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Potential sale not affecting activity at Phillips.

News of an impending sale always makes news in any industry and nonwovens is no exception. This year, Phillips Fibers, Greenville, SC, has the distinction of being in the "For Sale" category, as parent company Phillips Petroleum announced in March it was considering the sale of its subsidiary. The sale was not an indication of poor performance by Phillips Fibers--of which the nonwovens business is a part--but rather a means of gaining capital by divesting a non-core and capital intensive business. The entire Phillips Fibers subsidiary had 1992 sales of approximately $185 million.

While the company has now been for sale for several months, Phillips has given no indication of prospective buyer activity Although nonwovens supplier Phillips Fibers declined to comment on the sale of the operations, according to industry sources, there has been a lot of interest in the company and the sale is expected to take place within a specific time frame.

Despite the imminent sale, it has been business as usual, said Ted Kelly, vice president-marketing. "Our people have done remarkably well and our customer base, almost to the customer, has been very supportive."

Phillips Fibers, notorious for its broad range of new products introduced on a regular basis, actually spent the last year concentrating more of its focus on commercial rather than product development. "We are now concentrating on selling these products," said Thomas Oakley, director-nonwoven fabrics marketing. Phillips has held several joint seminars with customers and is working on distributor training, concentrating its attentions on the end user. "Market development efforts continue with a high percentage of new programs evolving from existing markets. Obviously, you gravitate towards what you know best.

"Overall, our product line is fairly complete," explained Mr. Oakley. "Now we need to bring our new products to the level where we are pleased from a commercial point of view. Our business started off very strong this year," he continued. "Our textile nonwovens in particular are above our forecast and we expect this to continue." He added that the geotextile market, which is a very seasonal business, is also doing well.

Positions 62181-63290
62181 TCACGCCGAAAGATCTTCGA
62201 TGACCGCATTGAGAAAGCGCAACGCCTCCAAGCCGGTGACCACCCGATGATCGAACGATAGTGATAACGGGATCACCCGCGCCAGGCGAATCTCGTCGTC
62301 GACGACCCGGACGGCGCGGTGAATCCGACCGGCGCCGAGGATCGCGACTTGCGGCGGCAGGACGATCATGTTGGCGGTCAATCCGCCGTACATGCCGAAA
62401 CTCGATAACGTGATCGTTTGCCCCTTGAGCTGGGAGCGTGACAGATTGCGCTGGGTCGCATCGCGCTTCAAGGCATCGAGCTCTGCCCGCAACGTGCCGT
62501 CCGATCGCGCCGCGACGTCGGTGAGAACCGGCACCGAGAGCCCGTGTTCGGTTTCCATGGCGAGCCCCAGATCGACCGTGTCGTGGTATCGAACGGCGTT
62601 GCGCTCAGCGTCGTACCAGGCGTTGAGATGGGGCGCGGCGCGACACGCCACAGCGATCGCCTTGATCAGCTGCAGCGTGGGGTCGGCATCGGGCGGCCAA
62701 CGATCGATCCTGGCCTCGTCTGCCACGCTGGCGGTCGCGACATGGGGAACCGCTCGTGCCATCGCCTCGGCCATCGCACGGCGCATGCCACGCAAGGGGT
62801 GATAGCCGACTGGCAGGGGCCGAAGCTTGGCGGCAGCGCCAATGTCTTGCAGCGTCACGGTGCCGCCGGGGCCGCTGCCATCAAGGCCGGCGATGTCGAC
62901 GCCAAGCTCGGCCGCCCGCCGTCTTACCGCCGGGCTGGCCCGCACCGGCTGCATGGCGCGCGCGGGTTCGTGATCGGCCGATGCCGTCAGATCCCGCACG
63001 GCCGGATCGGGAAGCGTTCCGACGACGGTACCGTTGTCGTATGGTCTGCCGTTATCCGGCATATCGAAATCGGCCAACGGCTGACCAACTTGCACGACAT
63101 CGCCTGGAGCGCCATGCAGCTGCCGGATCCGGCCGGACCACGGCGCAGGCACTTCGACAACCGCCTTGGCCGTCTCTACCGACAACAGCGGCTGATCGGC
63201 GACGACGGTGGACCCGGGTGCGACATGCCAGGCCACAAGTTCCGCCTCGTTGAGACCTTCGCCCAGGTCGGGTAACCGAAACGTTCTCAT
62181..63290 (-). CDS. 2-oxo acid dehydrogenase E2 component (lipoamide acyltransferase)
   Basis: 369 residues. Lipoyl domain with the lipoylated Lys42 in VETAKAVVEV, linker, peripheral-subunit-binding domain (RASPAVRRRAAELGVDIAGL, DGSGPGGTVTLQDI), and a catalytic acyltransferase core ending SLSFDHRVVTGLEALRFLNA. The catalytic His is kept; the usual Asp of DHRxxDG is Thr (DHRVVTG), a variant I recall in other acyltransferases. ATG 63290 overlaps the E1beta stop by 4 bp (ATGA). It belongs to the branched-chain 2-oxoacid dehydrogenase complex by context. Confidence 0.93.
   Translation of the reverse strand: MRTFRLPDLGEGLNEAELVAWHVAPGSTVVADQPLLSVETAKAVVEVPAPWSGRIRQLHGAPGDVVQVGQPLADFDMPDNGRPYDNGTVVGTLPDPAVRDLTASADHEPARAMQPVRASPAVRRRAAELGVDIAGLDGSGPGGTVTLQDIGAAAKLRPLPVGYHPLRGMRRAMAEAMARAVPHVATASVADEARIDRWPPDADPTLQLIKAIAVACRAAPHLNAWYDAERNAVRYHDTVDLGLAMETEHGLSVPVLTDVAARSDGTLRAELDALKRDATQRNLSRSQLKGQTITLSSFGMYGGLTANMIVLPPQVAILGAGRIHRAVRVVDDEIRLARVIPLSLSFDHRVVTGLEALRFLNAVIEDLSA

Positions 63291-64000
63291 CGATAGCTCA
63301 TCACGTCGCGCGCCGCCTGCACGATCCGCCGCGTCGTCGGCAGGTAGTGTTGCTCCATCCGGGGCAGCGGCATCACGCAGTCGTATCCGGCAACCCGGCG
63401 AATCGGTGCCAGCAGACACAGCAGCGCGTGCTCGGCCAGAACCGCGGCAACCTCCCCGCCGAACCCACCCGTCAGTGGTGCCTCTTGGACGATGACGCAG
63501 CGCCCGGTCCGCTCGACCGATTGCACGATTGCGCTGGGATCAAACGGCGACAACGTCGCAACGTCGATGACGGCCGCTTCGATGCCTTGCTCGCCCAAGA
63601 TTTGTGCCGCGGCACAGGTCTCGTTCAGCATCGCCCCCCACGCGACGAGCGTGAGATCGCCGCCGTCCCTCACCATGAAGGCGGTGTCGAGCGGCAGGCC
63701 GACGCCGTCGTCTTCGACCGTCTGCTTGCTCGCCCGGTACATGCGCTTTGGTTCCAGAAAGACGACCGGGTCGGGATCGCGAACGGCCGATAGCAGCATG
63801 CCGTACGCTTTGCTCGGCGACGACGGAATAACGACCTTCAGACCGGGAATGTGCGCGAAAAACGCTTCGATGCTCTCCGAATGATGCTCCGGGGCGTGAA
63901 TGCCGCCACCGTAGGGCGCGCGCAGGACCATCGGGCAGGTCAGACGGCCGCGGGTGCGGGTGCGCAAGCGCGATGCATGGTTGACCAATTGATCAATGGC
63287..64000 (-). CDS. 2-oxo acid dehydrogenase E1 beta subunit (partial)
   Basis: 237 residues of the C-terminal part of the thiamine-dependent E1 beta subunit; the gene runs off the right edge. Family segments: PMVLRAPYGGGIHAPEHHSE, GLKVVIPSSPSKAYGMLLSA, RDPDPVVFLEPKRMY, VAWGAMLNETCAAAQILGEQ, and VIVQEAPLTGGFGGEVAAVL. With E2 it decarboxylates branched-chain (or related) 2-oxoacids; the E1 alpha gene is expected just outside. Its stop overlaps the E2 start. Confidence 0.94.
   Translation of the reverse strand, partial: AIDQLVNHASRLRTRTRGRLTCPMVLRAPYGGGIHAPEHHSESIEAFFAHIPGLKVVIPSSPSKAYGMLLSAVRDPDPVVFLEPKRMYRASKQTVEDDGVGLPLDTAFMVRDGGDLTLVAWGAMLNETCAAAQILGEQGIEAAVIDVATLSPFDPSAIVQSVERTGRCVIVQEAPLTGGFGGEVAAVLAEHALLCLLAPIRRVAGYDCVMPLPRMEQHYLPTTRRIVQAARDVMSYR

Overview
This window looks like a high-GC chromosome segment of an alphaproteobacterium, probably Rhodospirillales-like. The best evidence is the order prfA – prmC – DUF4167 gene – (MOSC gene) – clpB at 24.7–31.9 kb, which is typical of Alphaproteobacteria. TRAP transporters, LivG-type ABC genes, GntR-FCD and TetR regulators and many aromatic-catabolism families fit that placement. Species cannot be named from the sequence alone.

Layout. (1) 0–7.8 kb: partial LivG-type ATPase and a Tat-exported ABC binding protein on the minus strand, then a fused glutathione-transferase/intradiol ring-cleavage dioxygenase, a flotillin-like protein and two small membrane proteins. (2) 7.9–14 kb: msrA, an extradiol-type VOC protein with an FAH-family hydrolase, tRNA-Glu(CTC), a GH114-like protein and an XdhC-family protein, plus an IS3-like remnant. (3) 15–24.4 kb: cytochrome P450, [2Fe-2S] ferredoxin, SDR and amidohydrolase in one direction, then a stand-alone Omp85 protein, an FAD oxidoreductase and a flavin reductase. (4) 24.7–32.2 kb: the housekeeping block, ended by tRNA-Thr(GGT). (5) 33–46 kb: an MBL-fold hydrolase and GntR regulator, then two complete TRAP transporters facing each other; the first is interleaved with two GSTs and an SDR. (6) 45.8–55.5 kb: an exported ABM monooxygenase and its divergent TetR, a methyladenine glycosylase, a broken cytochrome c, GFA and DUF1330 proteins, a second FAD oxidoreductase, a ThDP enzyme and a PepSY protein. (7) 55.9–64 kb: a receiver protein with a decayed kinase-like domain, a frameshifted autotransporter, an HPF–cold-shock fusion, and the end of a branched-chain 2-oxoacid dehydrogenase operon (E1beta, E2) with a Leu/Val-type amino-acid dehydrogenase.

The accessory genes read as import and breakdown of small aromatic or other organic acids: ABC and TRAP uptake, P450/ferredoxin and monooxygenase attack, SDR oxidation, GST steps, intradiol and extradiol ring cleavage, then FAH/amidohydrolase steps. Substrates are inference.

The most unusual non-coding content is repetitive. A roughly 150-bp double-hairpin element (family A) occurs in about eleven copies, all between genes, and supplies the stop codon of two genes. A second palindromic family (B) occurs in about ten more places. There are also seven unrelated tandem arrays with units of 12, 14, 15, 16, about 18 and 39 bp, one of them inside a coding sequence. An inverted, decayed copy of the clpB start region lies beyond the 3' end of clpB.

In analyzing the market, Mr. Oakley said, "We went into this year expecting any possible progress roadblocks to come from competitive situations. Now we're very bullish about the market and it is more an issue of government funding problems. Our country is still far behind from an infrastructure point of view; given this we forecast a strong future."

Phillips continues to concentrate on the domestic market, doing only selected exporting. "By and large, as a roll goods producer you really need to be making something pretty unique to justify shipping it internationally," said Mr. Kelly, although he did say some of the company's higher value added products were being exported. "It's not a high percentage, but it is significant," said Mr. Kelly.

ISO certification is also a focus at Phillips, although this falls under the company's quality umbrella. "We have zeroed in on ISO as our goal," said Mr. Kelly The company has begun the initial work towards the certification and expects to achieve it during 1994. "We are working to have all of Phillips Fibers Corporation certified, not just one particular product line," said Mr. Kelly. The company last year received Ford's Q1 certification as a supplier to the automotive industry. "It's one of those |given's," said Mr. Kelly "You must have a quality product to be successful."

Despite the questions surrounding the sale, Phillips remains very bullish about the future, predicting a strong finish for 1993 and into 1994. "Business is good," said Mr. Kelly. "We are making it happen with the resources at hand while continuing to move forward. Building the business is still the plan," he concluded.
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Title Annotation:Phillips Fibers Corp.
Publication:Nonwovens Industry
Date:Sep 1, 1993
Words:619
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